To my disappointment, South Korean romantic comedy film “Crazy Romance”, whose original title is “The Most Ordinary Romance”, turns out to be very ordinary while not bringing anything particular new to its genre territory. Although it is not entirely without charm and wit mainly thanks to the efforts of its two lead performers, the movie is often hampered by its predictable storytelling and thin characterization, and I was only mildly entertained from time to time without much care or attention.
At the beginning, we see how things have been unhappy and miserable for Jae-hoon (Kim Rae-won), who recently had a breakup with his fiancée right before their wedding day. Still not recovering from the breakup, he frequently drinks whenever he can after his working hour, and we get some laughs from his messy apartment strewn with many things including a cat which somehow comes inside his apartment and then stays there.
When Jae-hoon is going through another drinking evening along with his work colleagues, they happen to witness a rather embarrassing incident involved with Seon-yeong (Gong Hyo-jin), a new female employee who had her first working day at Jae-woon’s workplace. A guy suddenly approaches to her, and he boldly proposes to her while everyone around them is watching, but it subsequently turns out that she actually ended her relationship with him some time ago because he cheated on her.
On the next morning, Jae-hoon happens to see Seon-yeong and her ex-boyfriend arguing with each other outside where Seon-yeong and Jae-hoon work. It is clear that Seon-yeong has no interest at all in starting over with her ex-boyfriend, so he later comes to commit a rather nasty thing to her residence, but Seon-yeong coolly reminds him of how petty he really is, while also throwing a barbed insult which surely hurts his ego.
Although one of his close colleagues keeps saying to him that Seon-yeong is an ideal match for him, Jae-hoon is still not that eager to approach to her as frequently sending text messages to his fiancée. He continues to drink as usual, and that leads to a very embarrassing incident between him and Seon-yeong at one night, who comes to learn a lot about his miserable current status as a consequence.
Jae-hoon subsequently apologizes to Seon-yeong, and everything looks all right between them as before, but then they find themselves drawn to each other when they come to drink together in private shortly after they attended an evening drinking party along with their work colleagues. As they drink and talk with each other more or more, something seems to be developed between them, but they still hesitate as two jaded people who surely know well how bitter and hurtful it is when one fails in romance.
It is not much of a spoiler to tell you that Jae-hoon and Seon-yeong subsequently get more attracted to each other as they tentatively pull and push each other, and we accordingly get a number of comic moments generated between and around them. While I was not so amused by a silly scene where they happen to be stuck with a drunken work colleague of theirs, I chuckled a bit as watching how Jae-hoon tries to take care of the aforementioned cat, and I also enjoyed a part involved with Jae-hoon’s unfortunate injury, which functions well as a nice gag between him and Seon-yeong.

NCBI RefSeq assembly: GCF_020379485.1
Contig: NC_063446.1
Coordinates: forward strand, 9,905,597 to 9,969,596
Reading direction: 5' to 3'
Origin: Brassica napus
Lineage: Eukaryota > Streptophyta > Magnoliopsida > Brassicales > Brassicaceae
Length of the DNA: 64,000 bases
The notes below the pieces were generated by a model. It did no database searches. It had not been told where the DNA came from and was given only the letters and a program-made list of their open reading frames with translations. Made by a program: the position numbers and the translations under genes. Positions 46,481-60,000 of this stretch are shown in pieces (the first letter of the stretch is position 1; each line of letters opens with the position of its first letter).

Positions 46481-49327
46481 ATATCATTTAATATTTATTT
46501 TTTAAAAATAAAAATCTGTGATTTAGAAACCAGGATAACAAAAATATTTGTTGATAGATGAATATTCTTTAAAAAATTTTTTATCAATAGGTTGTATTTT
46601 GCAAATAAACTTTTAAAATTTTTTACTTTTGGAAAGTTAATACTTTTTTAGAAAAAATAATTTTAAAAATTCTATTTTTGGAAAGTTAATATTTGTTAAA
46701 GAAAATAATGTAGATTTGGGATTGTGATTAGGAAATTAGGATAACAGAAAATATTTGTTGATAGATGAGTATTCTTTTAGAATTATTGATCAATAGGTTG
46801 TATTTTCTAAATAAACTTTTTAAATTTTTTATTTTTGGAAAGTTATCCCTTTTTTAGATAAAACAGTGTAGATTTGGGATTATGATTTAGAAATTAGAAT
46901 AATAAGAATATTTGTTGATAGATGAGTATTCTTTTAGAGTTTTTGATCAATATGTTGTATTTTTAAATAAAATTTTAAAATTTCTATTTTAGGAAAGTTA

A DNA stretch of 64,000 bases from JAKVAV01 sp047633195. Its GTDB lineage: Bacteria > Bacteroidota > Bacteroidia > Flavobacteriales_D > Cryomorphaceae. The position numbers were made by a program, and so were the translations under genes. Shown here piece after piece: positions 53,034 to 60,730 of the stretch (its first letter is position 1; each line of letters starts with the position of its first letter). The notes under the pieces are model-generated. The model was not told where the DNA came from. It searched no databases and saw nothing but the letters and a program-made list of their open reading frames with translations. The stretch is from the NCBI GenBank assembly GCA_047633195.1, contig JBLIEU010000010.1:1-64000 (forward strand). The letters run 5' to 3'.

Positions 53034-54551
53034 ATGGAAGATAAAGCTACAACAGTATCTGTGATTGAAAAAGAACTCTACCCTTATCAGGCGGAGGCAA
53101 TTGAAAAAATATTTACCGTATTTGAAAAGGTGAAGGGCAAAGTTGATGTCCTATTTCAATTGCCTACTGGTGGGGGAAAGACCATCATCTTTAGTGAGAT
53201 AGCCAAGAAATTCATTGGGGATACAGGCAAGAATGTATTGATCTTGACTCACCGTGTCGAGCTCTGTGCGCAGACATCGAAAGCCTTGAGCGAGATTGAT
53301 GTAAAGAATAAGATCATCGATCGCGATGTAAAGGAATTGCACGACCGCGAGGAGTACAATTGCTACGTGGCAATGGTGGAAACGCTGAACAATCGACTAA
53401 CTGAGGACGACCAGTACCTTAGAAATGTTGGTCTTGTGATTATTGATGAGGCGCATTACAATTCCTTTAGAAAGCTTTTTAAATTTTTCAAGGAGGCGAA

However, once it reaches to a certain expected narrative point along with its two main characters, the movie begins to lose its focus and momentum while also considerably suffering from plot contrivance. Although Jae-hoon surely becomes conflicted over his matters of heart after a sudden plot turn, his conflict is eventually resolved in a way too easy and artificial, and the movie also does not provide enough emotional ground for Seon-yeong while only giving us a few brief scenes showing a bit of her private life.
Anyway, the two lead performers are fairly adequate as filling their respective roles as demanded. While Kim Rae-won brings some sincerity to his flawed character, Gong Hyo-jin, who recently appeared in “Door Lock” (2018), shines with her inherent star quality, and she has a few sharp moments later in the film as making some acerbic points on sexual prejudice and discrimination. In case of the other main cast members of the film, they are unfortunately under-utilized due to their underdeveloped supporting characters, and I must confess that I cringed whenever some of them overacted on the screen for cheap laughs. To be frank with you, the cat in the film is more memorable to me than any other substantial supporting character in the film.
“Crazy Romance” is the first feature film from director/co-writer Kim Han-gyu, who wrote the screenplay with Oh Hyo-jin. The movie is a competent product on the whole, and I enjoyed some of its good aspects, but I still feel dissatisfied mainly because its story does not generate enough humor and drama to engage me. Sure, it is relatively more pleasant than a certain unpleasant comic book villain movie which is also being shown in South Korean theaters at this point, but I must point out that there are better South Korean romantic comedy films out there such as “Very Ordinary Couple” (2012), and I would rather recommend them to you instead because they have more humor and wit in comparison.